Ecommerce, as a flourishing industry, is generating an infinity of opportunities for business and wealth expansion, shifting the paradigm of business in its growing course. But this growth comes at a price, given the nature of the process. Online businesses are an usual target for hackers and other types of cybercriminals. A great deal of sensitive data is exchanged between businesses and customers, and, since trust could be considered the biggest and most valuable asset in the whole business dynamic, the biggest possible efforts should be put into improving the security of all the processes involved

What is Security Testing?

Conceptually, it is the process of testing a system in search for vulnerabilities that some malicious agent may exploit. Often, security testing is performed by teams specialized in security. The end goal of security testing is, after such vulnerabilities are found in the system, to analyze them and fix them. Applied to Ecommerce, security testing consists in testing the security of an Ecommerce website or online store and critical components like login page, shopping cart, payment gateway, etc., which are usual attack targets for cybercriminals. All this emphasizes the importance of ensuring there are no data breaches in our system.

What is at stake concerning security in an Ecommerce platform

Hacking and malicious usage is a practice that has been going on since the very beginning of the internet, but unfortunately it has grown at almost the same pace as Ecommerce. The reason is the type and sensitivity of data which Ecommerce websites handle and hold, like user/customer info, credit card/bank account data, user passwords, purchase order details, address details, etc. One of the worst scenarios for an Ecommerce website is such data falling into the wrong hands. Hackers commonly utilize them to steal a user’s identity. This all entails big trouble since a business owner can actually be liable for any caused damage due to such type of security breach.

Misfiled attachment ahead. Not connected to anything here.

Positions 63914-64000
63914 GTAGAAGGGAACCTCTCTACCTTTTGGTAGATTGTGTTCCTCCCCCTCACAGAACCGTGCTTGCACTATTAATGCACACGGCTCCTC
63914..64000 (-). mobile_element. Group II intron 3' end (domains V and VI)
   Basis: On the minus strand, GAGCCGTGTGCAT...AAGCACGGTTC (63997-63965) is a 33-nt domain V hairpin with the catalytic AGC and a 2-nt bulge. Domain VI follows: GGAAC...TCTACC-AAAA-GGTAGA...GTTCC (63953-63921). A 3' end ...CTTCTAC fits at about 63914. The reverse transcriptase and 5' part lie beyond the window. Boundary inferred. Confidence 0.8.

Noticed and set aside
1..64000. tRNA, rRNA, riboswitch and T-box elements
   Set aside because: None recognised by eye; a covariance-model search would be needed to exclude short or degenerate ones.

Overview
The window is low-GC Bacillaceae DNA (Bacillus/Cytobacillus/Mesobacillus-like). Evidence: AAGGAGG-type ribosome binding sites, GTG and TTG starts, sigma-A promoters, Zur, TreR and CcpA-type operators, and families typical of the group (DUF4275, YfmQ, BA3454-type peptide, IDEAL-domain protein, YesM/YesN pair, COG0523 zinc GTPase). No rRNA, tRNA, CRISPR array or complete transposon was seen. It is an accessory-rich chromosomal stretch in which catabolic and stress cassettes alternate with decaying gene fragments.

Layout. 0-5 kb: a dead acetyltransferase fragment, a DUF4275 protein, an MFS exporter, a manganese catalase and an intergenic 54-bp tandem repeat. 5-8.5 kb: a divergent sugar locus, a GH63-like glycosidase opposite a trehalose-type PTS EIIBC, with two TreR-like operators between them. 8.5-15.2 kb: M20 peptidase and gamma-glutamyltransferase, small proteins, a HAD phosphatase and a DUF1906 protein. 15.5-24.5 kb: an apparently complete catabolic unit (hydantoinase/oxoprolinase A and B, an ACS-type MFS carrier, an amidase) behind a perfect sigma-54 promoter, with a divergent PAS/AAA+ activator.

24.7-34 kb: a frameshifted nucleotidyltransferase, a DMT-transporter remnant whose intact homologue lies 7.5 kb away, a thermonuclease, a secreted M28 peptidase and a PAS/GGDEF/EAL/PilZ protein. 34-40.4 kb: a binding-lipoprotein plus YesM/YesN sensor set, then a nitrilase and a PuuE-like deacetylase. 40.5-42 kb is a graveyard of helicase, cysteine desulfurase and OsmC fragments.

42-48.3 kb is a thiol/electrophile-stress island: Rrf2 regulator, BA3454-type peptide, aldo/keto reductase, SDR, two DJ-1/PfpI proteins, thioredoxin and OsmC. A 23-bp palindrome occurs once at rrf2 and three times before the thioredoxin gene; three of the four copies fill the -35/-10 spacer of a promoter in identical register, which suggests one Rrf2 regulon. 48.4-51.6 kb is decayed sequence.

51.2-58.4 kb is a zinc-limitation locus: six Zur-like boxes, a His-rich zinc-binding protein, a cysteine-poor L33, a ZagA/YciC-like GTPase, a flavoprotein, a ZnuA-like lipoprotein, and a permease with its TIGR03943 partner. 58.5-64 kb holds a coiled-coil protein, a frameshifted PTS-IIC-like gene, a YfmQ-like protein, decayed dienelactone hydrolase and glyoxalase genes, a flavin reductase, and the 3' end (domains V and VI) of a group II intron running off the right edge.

Some the more common types of vulnerabilities which affect Ecommerce platforms:

  • Order management
  • Coupon and reward management
  • Payment gateway integration
  • Content management system integration

Ways in which hackers can exploit system vulnerabilities

  • Brute Force Attack: a hacking method that uses trial and error to crack passwords, login credentials, and encryption keys. A simple, reliable tactic for gaining unauthorized access to systems and networks. By trying multiple usernames and passwords, often using a computer to test a wide range of combinations, until they find the correct login information.
  • Injection: attempt to use application code to access or corrupt a database (SQL injection), network configuration, or operating system content.
  • Cross-Site Scripting (XSS): An attacker can use XSS to send a malicious script to an unsuspecting user who eventually thinks the script came from a trusted source, thus letting attacker to masquerade himself and carry out any actions that the user is able to perform, and to access any of the user’s data or even performing actions like rewriting the content of an HTML page.
    • Cross-site request forgery (XSRF): also known as Sea Surf or Session Riding, is a security vulnerability that allows an attacker, quite like in XSS, to induce innocent users to perform unintended actions, like submitting a web request. This may cause inadvertent data leakage, change of session state or manipulation of an end user’s account.
    • Remote File Inclusion: a technique used to exploit web applications that dynamically reference external scripts (dynamic file include). When web applications take user input (URL, parameter value, etc.) and pass them into file include commands, the web application might be tricked into including remote files with malicious code.